Five Griffon Vultures are the new victims of poisoning in Bulgaria

One of the poisoned Griffon Vultures (c) Hristo Peshev
One of the poisoned Griffon Vultures (c) Hristo Peshev

On 16 September, the Vultures Back to LIFE team detected a mass poisoning incident in Northwest Bulgaria. The team detected the case very early, thanks to the GPS transmitters on Griffon Vultures, and reacted duly. They have found and retrieved the poisoned bait, which was an entire carcass of a calf. 

 

So far, they discovered the dead bodies of five Griffon Vultures and a Golden eagle. This time, it was near Vrachanski Balkan Nature Park, 20 km out of the Park at the traditional roosting and breeding sites of the Griffon Vultures. 

 

Investigating the incident

The protocol for establishing the case and the perpetrator is tightly followed, with the police, the Regional Environmental Inspectorate and veterinarians engaged. The anti-poisoning experts from the Bulgarian Society for the Protection of Birds (BSPB) swiftly responded to the scene to restore the colony in the area by removing the poison baits and avoid similar incidents in the future.

 

The Golden eagle corpse was found and pictured next to the bait by Hristo Peshev from the Fund for Wild Flora and Fauna (FWFF) in the evening of the same day (16.09.2019). The poisoning incident was detected by the two transmitters of Griffon Vultures that fell 3 and 6 km from the consumed bait.

 

In the next morning, when the police arrived, the body of the eagle was missing, possibly showing that someone is trying to hide the clues of the crime. Even the anti-poison dog unit from BSPB did not succeed to detect the carcass of the eagle.

 

However, the two Griffon Vultures with the transmitters were found by the ground team together with the police. Thanks to locals, more Griffon Vultures were found and collected. The corpses of the vultures were sent to an official laboratory in Sofia to be examined. Toxicological analyses will be made in Sofia, but samples will be also sent to Spain.

 

The remaining Griffon Vulture population in Vrachanski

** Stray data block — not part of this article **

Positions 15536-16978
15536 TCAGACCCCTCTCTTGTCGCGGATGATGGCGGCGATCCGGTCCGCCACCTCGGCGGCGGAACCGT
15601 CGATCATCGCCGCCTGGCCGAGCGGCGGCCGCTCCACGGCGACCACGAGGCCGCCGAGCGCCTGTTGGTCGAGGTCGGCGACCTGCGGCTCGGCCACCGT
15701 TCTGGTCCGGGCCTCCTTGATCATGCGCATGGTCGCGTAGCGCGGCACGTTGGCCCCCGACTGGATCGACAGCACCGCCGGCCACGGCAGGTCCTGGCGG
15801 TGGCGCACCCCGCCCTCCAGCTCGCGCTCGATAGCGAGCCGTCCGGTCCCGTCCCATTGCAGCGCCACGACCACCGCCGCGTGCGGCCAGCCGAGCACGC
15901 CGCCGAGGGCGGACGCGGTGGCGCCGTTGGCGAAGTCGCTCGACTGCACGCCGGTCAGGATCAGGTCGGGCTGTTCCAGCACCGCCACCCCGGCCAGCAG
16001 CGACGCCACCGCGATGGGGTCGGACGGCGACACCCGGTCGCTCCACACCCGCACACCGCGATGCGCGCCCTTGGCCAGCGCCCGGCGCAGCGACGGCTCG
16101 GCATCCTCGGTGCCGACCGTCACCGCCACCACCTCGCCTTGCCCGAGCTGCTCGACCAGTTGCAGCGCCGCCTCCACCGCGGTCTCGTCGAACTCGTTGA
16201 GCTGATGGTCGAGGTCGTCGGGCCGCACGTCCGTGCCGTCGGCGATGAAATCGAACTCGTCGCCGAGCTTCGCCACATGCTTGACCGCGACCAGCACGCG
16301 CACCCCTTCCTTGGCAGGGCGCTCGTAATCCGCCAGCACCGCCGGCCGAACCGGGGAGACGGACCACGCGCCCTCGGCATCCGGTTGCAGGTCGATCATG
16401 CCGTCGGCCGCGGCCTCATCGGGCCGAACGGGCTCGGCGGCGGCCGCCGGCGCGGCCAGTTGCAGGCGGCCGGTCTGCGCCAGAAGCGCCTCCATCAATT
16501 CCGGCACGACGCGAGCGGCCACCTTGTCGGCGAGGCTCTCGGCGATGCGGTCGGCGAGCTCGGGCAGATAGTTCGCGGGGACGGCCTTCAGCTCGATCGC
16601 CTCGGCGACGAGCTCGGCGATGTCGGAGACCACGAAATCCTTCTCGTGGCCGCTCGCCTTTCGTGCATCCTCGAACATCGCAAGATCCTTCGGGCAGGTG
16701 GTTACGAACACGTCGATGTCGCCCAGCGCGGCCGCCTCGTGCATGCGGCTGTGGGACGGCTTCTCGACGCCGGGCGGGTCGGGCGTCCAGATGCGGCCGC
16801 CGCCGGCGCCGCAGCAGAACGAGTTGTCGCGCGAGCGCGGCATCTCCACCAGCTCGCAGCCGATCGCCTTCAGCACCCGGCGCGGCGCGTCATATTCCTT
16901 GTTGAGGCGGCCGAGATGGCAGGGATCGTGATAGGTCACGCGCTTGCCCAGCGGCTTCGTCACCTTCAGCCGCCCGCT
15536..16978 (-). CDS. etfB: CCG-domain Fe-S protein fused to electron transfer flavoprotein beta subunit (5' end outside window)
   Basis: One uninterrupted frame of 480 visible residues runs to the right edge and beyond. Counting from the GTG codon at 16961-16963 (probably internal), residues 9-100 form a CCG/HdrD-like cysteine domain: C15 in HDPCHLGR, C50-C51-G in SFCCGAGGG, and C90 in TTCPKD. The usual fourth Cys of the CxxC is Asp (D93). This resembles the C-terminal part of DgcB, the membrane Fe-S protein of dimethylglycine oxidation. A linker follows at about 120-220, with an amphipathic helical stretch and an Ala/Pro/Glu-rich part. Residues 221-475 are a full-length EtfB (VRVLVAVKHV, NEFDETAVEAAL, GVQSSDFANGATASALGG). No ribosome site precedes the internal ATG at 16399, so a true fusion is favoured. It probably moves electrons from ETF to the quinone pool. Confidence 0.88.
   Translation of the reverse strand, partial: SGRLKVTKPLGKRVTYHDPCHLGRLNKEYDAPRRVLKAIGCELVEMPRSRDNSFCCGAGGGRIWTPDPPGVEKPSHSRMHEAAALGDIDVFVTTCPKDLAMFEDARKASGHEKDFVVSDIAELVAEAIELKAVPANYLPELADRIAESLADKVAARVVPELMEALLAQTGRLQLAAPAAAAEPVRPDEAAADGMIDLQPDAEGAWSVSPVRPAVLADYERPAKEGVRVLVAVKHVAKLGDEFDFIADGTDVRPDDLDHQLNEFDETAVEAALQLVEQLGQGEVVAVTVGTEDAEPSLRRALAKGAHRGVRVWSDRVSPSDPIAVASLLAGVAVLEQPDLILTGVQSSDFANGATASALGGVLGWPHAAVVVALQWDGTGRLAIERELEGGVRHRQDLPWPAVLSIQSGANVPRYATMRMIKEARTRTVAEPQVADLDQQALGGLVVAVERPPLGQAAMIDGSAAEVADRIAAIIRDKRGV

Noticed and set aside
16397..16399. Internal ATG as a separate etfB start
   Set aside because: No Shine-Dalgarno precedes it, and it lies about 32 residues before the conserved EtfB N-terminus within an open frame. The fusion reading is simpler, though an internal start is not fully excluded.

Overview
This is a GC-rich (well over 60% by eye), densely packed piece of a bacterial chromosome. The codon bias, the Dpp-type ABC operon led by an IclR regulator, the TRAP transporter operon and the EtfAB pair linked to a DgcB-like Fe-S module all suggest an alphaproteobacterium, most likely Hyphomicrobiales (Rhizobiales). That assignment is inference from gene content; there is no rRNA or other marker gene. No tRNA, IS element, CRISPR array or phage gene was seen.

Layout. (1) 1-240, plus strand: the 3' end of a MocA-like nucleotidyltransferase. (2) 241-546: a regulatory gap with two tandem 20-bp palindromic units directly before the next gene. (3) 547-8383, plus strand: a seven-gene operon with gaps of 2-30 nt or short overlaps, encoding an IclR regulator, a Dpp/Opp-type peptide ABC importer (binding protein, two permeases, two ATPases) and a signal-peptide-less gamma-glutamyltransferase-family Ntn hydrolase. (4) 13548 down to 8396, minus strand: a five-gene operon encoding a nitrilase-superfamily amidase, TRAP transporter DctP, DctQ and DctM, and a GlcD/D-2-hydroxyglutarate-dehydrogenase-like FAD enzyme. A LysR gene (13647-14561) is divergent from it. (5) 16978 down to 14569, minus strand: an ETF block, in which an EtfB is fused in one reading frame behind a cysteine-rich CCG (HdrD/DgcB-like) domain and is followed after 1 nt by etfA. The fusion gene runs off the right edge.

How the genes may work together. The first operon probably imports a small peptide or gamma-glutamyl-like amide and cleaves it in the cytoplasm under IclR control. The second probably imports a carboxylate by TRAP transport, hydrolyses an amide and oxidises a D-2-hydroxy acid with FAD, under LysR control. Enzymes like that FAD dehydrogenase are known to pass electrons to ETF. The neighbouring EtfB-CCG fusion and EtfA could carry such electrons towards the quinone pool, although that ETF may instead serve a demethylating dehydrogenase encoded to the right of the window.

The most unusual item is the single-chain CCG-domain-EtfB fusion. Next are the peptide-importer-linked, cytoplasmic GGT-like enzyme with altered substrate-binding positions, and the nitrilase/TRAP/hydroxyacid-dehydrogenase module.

The bulk of the colonies in the Vrachanski Balkan Nature Park are well and alive. There are around 70-80 birds, and no more then 20 were affected by this incident. It seems that this case impacted the local community, as they have reacted strongly against this case.

 

Tackling illegal wildlife poisoning

 

Illegal wildlife poisoning is vultures' biggest threat globally. This is in fact the conclusion of the Vulture Multi-species Action Plan (Vulture MsAP), co-developed by us here at the Vulture Conservation Foundation, and endorsed by the Convention for Migratory Species (CMS),with a significant part of this global action plan for vultures focusing on the actions needed to fight this threat. 

 

The VCF is particularly active in fighting this threat and is implementing many projects across Europe and many actions against poisoning. In Europe we are actively pursuing different lines of work to fight this threat, among which is the Balkan Anti-Poisoning Project, funded by the MAVA Foundation. The project is working and funding local partners in five counties (Croatia, Albania, Bosnia-Herzegovina, North Macedonia and Greece) to try to eradicate this illegal and highly damaging practice. 

 

 

During the European Vulture Conference 2019, this October in the Algarve, we will bring together vulture conservationists across Europe to share their research and expertise. Illegal wildlife poisoning is one of the issues that will receive a lot of attention.  

 

Vultures Back to LIFE

Led by the wildlife conservation charity Green Balkans, with activities also implemented by the Fund for Wild Flora and Fauna, and bringing together partners from Bulgaria, Spain and Germany, Vultures Back to LIFE aims to reintroduce the cinereous or Eurasian black vulture to Bulgaria. The team will transfer and release around 60 birds, some from captive-breeding, but mostly coming from wildlife rehabilitation centers in Extremadura (Spain) into the wild in Bulgaria as well as creating supplementary feeding stations and improving populations of wild herbivores, improving the nesting conditions and creating artificial nest sites and tackling some of the major threats to vultures in the country such as insulating electricity pylons and illegal use of poison in the nature.

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